Dave Bittner: Mr. Putin's remarks are playing a double game and a double narrative. He'd like the world to think the sabotage, like the war itself, is the work of his present boogeymen and boogeywomen, those Anglo-Saxon British and the Americans. But he'd also like to remind the world that the sabotage could just as easily be Russian work and that their pipelines, telecommunications or power grids could be next. 

Dave Bittner: An essay in Politico argues that subscribing to a narrative of fear with respect to Russian cyberattacks against infrastructure would be, in effect, doing the Kremlin's work. The essayists argue that energy infrastructure is an obvious target but that the war so far has shown how effective cyber resilience can be in thwarting attacks. More to the point, there's the risk of disinformation and influence operations, creating the appearance of an effective threat where there may in fact be none in the offing. 

Dave Bittner: To some extent, the failure of the Bears - Fancy, Cozy, Energetic, the whole cuddly ursine tribe - to show up in a big way may reflect the same sort of underperformance seen elsewhere in Russia's military operations. The U.S. deputy national security adviser for cyber, Anne Neuberger, outlined Russia's record in cyberspace during the war at a Washington Post conference this morning. So defense can work with preparation, cooperation, resilience and resolution - shields up. 

Dave Bittner: Coming up after the break, Kevin Magee from Microsoft shares why cyber professionals should join company boards. Our guest is Chris Niggel from Okta with a look at identity shortfalls. Stay with us. 

Dave Bittner: The security strategy of zero trust has been gaining momentum, with some saying this year is a tipping point when it comes to widespread adoption. Security firm Okta recently published their 2022 State of Zero Trust report. Chris Niggel is regional chief security officer of the Americas at Okta, and I checked in with him for some highlights from the report. 

Chris Niggel: We've been generating the State of Zero Trust report since 2019, when we found that businesses were kind of discrediting the concept of zero-trust networking. And what we saw was a real need for organizations to understand the importance of the adoption of this technology. 

Dave Bittner: Where are some of the common misconceptions that you see? Where is there an understanding gap here? 

Chris Niggel: I think the understanding gap is organizations see zero trust as another formative network change, where they need to make kind of a big-bang change in how they're approaching security. And really, zero trust is a journey. It's something that we're all working towards and really is an extension of the changes that we're seeing in a - in the security posture right now of moving from on prem to cloud technologies. 

Dave Bittner: What were some of the key findings in the report that caught your eye?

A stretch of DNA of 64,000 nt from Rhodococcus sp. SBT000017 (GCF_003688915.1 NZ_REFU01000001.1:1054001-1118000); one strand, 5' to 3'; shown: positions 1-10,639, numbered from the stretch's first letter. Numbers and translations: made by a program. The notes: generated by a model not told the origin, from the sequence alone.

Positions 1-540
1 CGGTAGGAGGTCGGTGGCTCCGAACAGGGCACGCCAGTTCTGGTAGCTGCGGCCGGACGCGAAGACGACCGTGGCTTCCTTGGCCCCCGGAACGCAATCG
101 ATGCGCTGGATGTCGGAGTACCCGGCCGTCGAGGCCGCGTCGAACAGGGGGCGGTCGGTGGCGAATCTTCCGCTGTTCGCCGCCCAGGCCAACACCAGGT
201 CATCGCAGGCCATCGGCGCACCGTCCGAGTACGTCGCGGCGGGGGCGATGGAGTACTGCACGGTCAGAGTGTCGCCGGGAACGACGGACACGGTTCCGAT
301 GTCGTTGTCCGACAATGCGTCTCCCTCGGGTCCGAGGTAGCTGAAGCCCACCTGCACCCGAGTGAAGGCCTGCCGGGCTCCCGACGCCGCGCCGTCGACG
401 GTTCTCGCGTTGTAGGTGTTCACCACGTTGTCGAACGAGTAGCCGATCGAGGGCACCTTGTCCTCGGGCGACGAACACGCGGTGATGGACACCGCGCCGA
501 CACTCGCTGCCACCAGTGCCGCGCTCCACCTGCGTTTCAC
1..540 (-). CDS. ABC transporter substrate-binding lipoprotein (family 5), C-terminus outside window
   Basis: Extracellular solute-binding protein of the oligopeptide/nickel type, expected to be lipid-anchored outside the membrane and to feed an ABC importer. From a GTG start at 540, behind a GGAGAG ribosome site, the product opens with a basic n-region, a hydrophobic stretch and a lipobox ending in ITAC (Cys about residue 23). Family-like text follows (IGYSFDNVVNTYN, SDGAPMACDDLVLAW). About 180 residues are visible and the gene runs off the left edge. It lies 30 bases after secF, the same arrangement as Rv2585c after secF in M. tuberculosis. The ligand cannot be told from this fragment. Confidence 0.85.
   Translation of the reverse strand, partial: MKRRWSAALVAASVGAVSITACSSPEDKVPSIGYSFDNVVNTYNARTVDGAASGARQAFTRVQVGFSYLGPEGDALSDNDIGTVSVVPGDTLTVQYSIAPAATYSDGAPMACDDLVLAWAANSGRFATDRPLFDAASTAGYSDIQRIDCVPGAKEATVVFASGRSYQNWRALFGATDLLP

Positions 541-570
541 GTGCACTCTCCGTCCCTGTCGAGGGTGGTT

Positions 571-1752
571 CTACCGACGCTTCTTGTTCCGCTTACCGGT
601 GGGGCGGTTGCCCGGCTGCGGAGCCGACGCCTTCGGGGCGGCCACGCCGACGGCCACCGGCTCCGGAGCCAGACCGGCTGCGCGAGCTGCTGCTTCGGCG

Chris Niggel: Some of the key findings in this year's report were really focused on a significant increase in adoption of zero-trust networking across organizations. Most significantly, we saw a huge jump in the adoption of zero-trust networking by our government customers, driven I think primarily to the zero-trust memo that came out. We've also seen a significant change in the adoption for health care, which I think is a very important change given the importance of that sector to all of our lives. 

Dave Bittner: Where do you suppose we're headed here? I mean, it really seems like there's a lot of momentum behind this transition now. 

Chris Niggel: Dave, I think what we're seeing is that next step in adoption of cloud technologies. With the COVID pandemic, all organizations needed to make a very rapid change to different technologies, different capabilities to allow their employees to work from home. And with the zero-trust adoption, we're now seeing organizations build the security controls back in that they need to have in order to make good use of those technologies. 

Dave Bittner: What is your response to folks who are still skeptical about the notion of zero trust? I mean, I still - there are still folks out there who, when they hear the term, they kind of roll their eyes a little bit. 

Chris Niggel: The zero-trust concept has definitely been a bit of a marketing buzzword over the last couple of years. And so my response to that would be to look at what the security needs are of your new working environment. As organizations adopt more cloud technologies, there's a need to move the security controls out to the users and to the data. And if you'll approach it that way, you're still addressing a zero-trust network model, but you're doing that in a way that's providing direct benefit to your employees and your organization right now. 

Dave Bittner: What are your recommendations for organizations who are considering this journey here? I mean, what - where do you recommend they get started? 

Chris Niggel: We recommend organizations look at their identity and access management platforms. When we consider zero trust, the core components of that security model are understanding the access requirements of the users, of the devices and of the data. And so identity is a key part of both the users and the device aspects of those three pillars. By starting with identity management, you're able to quickly build that first pillar of access and be able to do it in a way that provides an immediate benefit to your employees, to your customers, to your users in giving them quick access to the things they need to do to complete their jobs every day. 

Dave Bittner: That's Chris Niggel from Okta. 

Dave Bittner: And joining me once again is Kevin Magee. He is the chief security officer at Microsoft Canada. Kevin, always great to welcome you back to the show.